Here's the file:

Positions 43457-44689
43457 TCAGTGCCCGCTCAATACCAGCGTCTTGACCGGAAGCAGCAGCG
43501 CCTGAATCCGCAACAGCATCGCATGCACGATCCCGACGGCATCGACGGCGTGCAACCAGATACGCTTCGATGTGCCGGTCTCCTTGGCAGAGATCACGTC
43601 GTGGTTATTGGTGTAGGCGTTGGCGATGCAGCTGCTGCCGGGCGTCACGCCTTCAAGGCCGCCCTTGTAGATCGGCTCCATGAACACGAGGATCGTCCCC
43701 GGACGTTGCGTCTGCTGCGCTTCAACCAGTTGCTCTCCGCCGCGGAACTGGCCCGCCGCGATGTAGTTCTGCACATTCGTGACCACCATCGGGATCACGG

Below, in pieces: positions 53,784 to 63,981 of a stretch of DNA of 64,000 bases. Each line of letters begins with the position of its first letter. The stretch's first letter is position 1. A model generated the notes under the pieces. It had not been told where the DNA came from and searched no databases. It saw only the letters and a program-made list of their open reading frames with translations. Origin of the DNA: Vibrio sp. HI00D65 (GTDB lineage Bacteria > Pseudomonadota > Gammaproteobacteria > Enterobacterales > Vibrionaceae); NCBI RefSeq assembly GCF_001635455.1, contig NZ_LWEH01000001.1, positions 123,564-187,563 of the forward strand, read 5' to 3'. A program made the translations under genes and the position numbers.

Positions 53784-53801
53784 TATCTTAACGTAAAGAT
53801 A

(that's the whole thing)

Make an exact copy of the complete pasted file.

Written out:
Positions 43457-44689
43457 TCAGTGCCCGCTCAATACCAGCGTCTTGACCGGAAGCAGCAGCG
43501 CCTGAATCCGCAACAGCATCGCATGCACGATCCCGACGGCATCGACGGCGTGCAACCAGATACGCTTCGATGTGCCGGTCTCCTTGGCAGAGATCACGTC
43601 GTGGTTATTGGTGTAGGCGTTGGCGATGCAGCTGCTGCCGGGCGTCACGCCTTCAAGGCCGCCCTTGTAGATCGGCTCCATGAACACGAGGATCGTCCCC
43701 GGACGTTGCGTCTGCTGCGCTTCAACCAGTTGCTCTCCGCCGCGGAACTGGCCCGCCGCGATGTAGTTCTGCACATTCGTGACCACCATCGGGATCACGG

Below, in pieces: positions 53,784 to 63,981 of a stretch of DNA of 64,000 bases. Each line of letters begins with the position of its first letter. The stretch's first letter is position 1. A model generated the notes under the pieces. It had not been told where the DNA came from and searched no databases. It saw only the letters and a program-made list of their open reading frames with translations. Origin of the DNA: Vibrio sp. HI00D65 (GTDB lineage Bacteria > Pseudomonadota > Gammaproteobacteria > Enterobacterales > Vibrionaceae); NCBI RefSeq assembly GCF_001635455.1, contig NZ_LWEH01000001.1, positions 123,564-187,563 of the forward strand, read 5' to 3'. A program made the translations under genes and the position numbers.

Positions 53784-53801
53784 TATCTTAACGTAAAGAT
53801 A